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The Commodities Feed: All eyes on OPEC+

Energy – Deeper OPEC+ cuts?

While the oil market managed to rally by more than 4% on Friday, taking ICE Brent back above US$80/bbl, the market still registered its fourth consecutive week of declines following signs that the market is not as tight as initially expected. However, the recent weakness has increased noise over what OPEC+ will decide to do at its meeting on 26 November. We continue to expect that Saudi Arabia and Russia will roll over their additional voluntary cuts into early 2024. However, what is less clear is whether the broader OPEC+ group will make further cuts. There were reports on Friday that the group could consider a cut of up to 1MMbbls/d. A deeper group cut combined with the Saudis and Russians rolling over their voluntary cut would be more than enough to ensure that the surplus currently expected in 1Q24 disappears.

The latest positioning data shows that speculators continue to reduce their net long in oil. Speculators sold 5,053 lots in ICE Brent over the last reporting week to leave them with a net long of 170,985 lots as of last Tuesday. It was a similar move in NYMEX WTI with speculators selling 11,257 lots, leaving them with a net long of 124,296 lots, which is the smallest position they have held since July. Speculators will likely be a little concerned about leaving too much risk on the table ahead of next weekend’s OPEC+ meeting. Therefore, there is the potential for some further short-covering this week.

The latest data from Baker Hughes shows that the US oil rig count increased by 6 over the last week to 500, which is the largest increase since February. However, the rig count is still down close to 20% YTD. The slowdown in drilling activity this year suggests that US supply growth in 2024 will be much more modest than the roughly 1MMbbls/d supply growth estimated for this year.

Russia announced on Friday that it lifted its export ban on gasoline with the domestic market a lot more comfortable now. The export ban had been in place since 21 September, and it originally included diesel as well. Russia is a fairly small exporter of diesel, exporting less than 5m tonnes last year.

As for the calendar this week, WTI December futures expire today, whilst we will also get further trade data out of China, which includes flows by country. Trading volumes will also likely be thinner towards the end of the week with Thanksgiving in the US on Thursday. However, this week’s big event falls over the weekend with OPEC+ set to meet in Vienna to discuss output policy. There will likely be plenty of noise around what the group may do in the lead-up to the meetings.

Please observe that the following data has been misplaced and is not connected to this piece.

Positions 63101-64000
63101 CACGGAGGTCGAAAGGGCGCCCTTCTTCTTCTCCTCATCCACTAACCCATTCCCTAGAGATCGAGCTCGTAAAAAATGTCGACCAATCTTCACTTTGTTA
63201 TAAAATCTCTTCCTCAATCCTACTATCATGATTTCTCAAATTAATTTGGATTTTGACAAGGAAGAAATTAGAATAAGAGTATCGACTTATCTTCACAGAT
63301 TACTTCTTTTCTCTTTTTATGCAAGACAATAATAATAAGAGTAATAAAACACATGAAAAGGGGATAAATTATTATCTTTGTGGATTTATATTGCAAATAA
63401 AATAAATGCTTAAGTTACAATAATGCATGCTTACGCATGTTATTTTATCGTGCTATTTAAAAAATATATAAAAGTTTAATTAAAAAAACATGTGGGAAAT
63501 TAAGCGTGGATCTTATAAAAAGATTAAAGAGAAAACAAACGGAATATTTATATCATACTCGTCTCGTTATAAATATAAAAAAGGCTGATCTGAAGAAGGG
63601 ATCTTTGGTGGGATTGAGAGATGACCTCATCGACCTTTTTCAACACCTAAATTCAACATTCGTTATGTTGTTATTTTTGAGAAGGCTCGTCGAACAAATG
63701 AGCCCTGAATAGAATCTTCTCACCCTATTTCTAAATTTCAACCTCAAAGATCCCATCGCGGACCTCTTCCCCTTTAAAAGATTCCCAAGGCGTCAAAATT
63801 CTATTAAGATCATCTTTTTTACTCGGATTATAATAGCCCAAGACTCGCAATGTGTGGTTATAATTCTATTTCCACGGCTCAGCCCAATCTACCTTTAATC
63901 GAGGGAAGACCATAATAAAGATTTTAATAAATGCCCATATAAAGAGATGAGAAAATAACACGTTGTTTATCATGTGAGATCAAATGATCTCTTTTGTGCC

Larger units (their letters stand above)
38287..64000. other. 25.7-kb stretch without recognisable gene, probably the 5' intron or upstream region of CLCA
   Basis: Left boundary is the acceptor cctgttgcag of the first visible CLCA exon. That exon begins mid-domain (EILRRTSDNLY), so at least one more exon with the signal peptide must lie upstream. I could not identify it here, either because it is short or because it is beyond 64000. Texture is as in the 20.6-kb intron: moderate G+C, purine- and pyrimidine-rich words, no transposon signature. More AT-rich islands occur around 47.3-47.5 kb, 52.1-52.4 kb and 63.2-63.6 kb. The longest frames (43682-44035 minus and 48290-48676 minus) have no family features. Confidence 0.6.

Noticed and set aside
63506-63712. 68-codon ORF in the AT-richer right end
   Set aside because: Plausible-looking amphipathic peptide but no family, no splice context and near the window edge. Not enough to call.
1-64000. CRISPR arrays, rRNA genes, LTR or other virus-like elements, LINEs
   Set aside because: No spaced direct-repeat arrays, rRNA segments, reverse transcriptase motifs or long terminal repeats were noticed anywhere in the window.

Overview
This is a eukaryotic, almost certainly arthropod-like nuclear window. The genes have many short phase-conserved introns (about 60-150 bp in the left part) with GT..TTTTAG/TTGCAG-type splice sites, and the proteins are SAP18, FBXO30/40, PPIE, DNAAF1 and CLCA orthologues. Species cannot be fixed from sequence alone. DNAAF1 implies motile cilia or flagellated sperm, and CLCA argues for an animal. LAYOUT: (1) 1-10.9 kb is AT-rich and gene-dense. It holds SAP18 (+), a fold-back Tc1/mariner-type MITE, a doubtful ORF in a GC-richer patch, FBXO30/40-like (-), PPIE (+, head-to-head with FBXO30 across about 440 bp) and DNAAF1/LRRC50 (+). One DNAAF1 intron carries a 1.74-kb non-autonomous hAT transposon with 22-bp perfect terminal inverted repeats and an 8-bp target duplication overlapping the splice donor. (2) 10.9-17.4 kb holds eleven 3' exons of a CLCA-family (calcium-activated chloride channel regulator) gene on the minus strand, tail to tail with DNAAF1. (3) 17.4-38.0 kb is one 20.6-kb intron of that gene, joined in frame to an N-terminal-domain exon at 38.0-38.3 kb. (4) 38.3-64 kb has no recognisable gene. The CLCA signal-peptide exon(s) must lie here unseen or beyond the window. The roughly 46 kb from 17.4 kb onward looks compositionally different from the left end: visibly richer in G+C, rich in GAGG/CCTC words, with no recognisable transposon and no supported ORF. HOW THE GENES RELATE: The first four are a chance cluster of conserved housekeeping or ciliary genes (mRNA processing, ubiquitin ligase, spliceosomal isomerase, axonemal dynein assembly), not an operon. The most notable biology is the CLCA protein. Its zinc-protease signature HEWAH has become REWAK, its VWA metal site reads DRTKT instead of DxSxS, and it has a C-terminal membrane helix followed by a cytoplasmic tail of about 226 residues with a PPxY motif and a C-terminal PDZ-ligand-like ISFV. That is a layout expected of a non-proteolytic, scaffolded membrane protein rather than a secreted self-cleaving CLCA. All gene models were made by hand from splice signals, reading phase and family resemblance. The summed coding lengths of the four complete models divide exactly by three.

Metals – China’s metal production rises

Recent numbers from the National Bureau of Statistics (NBS) show that China’s refined copper output rose 13.3% YoY to 1.13mt in October. However, copper production fell marginally -0.4% MoM last month, after posting gains for two straight months. Among other metals, zinc output rose 7.7% YoY to 626kt, while lead production increased 8% YoY to 674kt last month.

Chilean copper miner, Antofagasta and Chinese smelter, Jinchuan have agreed on an annual treatment charge of US$80/t for next year, which is 9% lower than 2023 levels. It is also the first decline in three years. An easing in treatment charges suggests that there is an expectation that the copper concentrate market will tighten in 2024. Given the expansion in smelting capacity in China, this tightening shouldn’t come as too much of a surprise.

Data from the Shanghai Futures Exchange (ShFE) shows that copper stocks decreased by another 3,820 tonnes over the last week, a second consecutive week of declines. SHFE copper stocks now stand at 31,026 tonnes as of 17 November, the lowest since the end of September 2022. Among other metals, zinc stocks increased by 7,626 tonnes to 43,204 tonnes, while lead stocks also reported inflows of 10,920 tonnes to 79,816 tonnes as of Friday.

Agriculture – Indian sugar output falls

Data from the National Federation of Cooperative Sugar Factories Ltd. shows that sugar production in India fell by 37% year-on-year to 1.28mt between 1 October to 15 November. The group said that sugar cane crushing in India decreased by 34% YoY to 16.2mt over the period, as unfavourable weather conditions decreased yields. Meanwhile, around 263 sugar mills were crushing cane as of 15 November, down from 317 mills seen last year.

Recent numbers from Ukraine’s Agriculture Ministry show that the domestic grain harvest is up 38% year-on-year to 53.8mt as of 17 November. The increase was driven largely by corn, with the harvest rising 93% YoY to 23.7mt. Similarly, the soybean harvest stood at 4.8mt (+32% YoY), while the wheat harvest stood at 22.4mt (+16% YoY).

According to the latest monthly report from Western Australia Grain Association, wheat production estimates fell to 7.9mt for the 2023/24 season, down from the previous month’s estimate of 8.1mt. Drier weather conditions over September and October, and lower yields at the start of the harvest are primarily responsible for lower production estimates.
Source: ING, https://think.ing.com/articles/the-commodities-feed-all-eyes-on-opec201123/

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